Microsoft to Pay up to $100K for Novel Exploitation Techniques
Article by George Norman
On 27 Jun 2013
If you uncover a truly novel exploitation technique that affects the recently released Windows 8.1 Preview, Microsoft will pay you up to 100,000 USD – that is a direct cash payment, mind you.

The big news this week for Windows 8 fans and testers is that Microsoft rolled out Windows 8.1 Preview. This free update for Windows 8 comes with the ability to sync customizations, apps and files across all your devices, a completely redesigned Windows Store, a preview version of Internet Explorer 11 (IE11), and more. I’ve already posted an article about Windows 8.1 Preview, so if you want to learn more, follow this link.


The big news this week for security experts and the security researcher community is that Microsoft rolled out three new bounty programs. Big money can be made via these new programs. For example, if a security expert were to uncover a truly novel exploitation technique that bypasses the protections built into the aforementioned Windows 8.1 Preview, that expert could get up to $100,000 in cash from Microsoft.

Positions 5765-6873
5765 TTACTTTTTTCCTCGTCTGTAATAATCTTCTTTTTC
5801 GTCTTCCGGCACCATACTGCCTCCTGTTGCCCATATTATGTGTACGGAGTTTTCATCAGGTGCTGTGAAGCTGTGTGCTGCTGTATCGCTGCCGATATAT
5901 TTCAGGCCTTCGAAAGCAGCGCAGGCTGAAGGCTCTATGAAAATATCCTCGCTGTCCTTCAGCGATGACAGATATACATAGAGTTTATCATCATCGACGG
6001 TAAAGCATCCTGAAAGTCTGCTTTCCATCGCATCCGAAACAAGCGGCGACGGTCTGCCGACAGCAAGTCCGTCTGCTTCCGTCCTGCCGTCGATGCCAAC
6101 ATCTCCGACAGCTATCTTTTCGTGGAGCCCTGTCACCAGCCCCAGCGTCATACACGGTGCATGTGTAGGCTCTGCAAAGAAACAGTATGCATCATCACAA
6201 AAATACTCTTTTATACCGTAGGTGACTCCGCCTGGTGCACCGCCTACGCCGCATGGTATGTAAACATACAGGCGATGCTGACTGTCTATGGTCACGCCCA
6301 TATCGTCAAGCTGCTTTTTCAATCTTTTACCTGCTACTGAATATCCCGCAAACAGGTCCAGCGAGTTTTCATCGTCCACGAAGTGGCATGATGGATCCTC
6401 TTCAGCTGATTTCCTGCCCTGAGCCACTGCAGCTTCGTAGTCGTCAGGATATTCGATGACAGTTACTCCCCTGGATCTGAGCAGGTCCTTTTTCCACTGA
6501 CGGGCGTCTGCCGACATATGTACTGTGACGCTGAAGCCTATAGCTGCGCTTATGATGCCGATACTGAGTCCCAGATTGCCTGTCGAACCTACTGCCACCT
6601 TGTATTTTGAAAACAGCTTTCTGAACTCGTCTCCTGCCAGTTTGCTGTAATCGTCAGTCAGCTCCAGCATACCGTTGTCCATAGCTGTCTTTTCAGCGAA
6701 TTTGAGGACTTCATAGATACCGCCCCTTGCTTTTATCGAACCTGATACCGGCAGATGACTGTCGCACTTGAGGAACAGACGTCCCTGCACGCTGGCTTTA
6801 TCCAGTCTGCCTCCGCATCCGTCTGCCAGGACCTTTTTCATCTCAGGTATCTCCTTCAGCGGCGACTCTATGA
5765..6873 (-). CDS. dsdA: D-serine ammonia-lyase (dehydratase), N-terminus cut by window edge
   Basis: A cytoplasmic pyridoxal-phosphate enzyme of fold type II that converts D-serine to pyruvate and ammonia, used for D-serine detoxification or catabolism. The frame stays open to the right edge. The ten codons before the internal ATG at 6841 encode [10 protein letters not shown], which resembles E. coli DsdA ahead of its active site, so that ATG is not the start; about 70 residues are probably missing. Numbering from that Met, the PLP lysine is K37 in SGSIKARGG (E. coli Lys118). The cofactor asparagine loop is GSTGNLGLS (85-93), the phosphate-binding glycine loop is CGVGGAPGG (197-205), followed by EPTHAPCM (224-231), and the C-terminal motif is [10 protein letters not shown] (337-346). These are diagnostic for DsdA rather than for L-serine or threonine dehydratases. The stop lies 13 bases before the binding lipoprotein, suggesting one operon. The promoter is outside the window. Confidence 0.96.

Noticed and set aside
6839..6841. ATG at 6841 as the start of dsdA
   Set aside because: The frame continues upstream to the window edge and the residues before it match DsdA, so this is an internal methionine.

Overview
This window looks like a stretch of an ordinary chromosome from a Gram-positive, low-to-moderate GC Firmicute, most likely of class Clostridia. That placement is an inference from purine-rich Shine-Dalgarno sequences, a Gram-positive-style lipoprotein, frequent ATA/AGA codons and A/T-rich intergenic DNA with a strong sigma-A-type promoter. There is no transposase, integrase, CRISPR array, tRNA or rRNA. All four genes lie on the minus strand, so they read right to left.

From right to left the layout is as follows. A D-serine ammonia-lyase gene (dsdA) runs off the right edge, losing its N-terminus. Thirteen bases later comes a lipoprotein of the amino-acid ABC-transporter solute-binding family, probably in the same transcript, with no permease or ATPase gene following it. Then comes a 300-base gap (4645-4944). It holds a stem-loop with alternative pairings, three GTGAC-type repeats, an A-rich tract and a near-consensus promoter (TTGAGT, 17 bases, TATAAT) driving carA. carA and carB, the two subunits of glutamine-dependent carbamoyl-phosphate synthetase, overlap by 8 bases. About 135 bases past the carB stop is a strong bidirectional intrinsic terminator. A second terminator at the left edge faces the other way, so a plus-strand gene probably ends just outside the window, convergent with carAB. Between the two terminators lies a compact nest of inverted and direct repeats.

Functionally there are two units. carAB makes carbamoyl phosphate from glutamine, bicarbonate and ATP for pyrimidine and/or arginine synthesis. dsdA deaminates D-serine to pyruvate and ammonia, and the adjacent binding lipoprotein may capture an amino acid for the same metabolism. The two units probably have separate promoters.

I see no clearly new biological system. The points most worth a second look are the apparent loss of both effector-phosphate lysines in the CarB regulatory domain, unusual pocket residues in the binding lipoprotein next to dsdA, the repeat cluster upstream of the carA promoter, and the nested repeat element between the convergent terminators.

On June 26, the following three new bounty programs were launched:
  • Mitigation Bypass Bounty – up to $100,000 USD for truly novel exploitation techniques against protections built into the latest version of Microsoft’s operating system (Windows 8.1 Preview).
  • Blue Hat Bonus for Defense – up to $50,000 USD for defensive ideas that accompany a qualifying Mitigation Bypass submission.
  • Internet Explorer 11 Preview Bug Bounty – up to $11,000 USD for critical vulnerabilities that affect Internet Explorer 11 Preview. I remind you that IE11 Preview is included with Windows 8.1 Preview.
If you’re a security expert or a hacker and you want to make some money by helping Microsoft make its products safer, you’ll want some more details on the new bounty programs presented above.

You’ll find more info on them here and here.

Tags: security, Microsoft, Windows 8, Windows 8.1 Preview, Internet Explorer 11, IE11, bounty, money
About the author: George Norman
George is a news editor.
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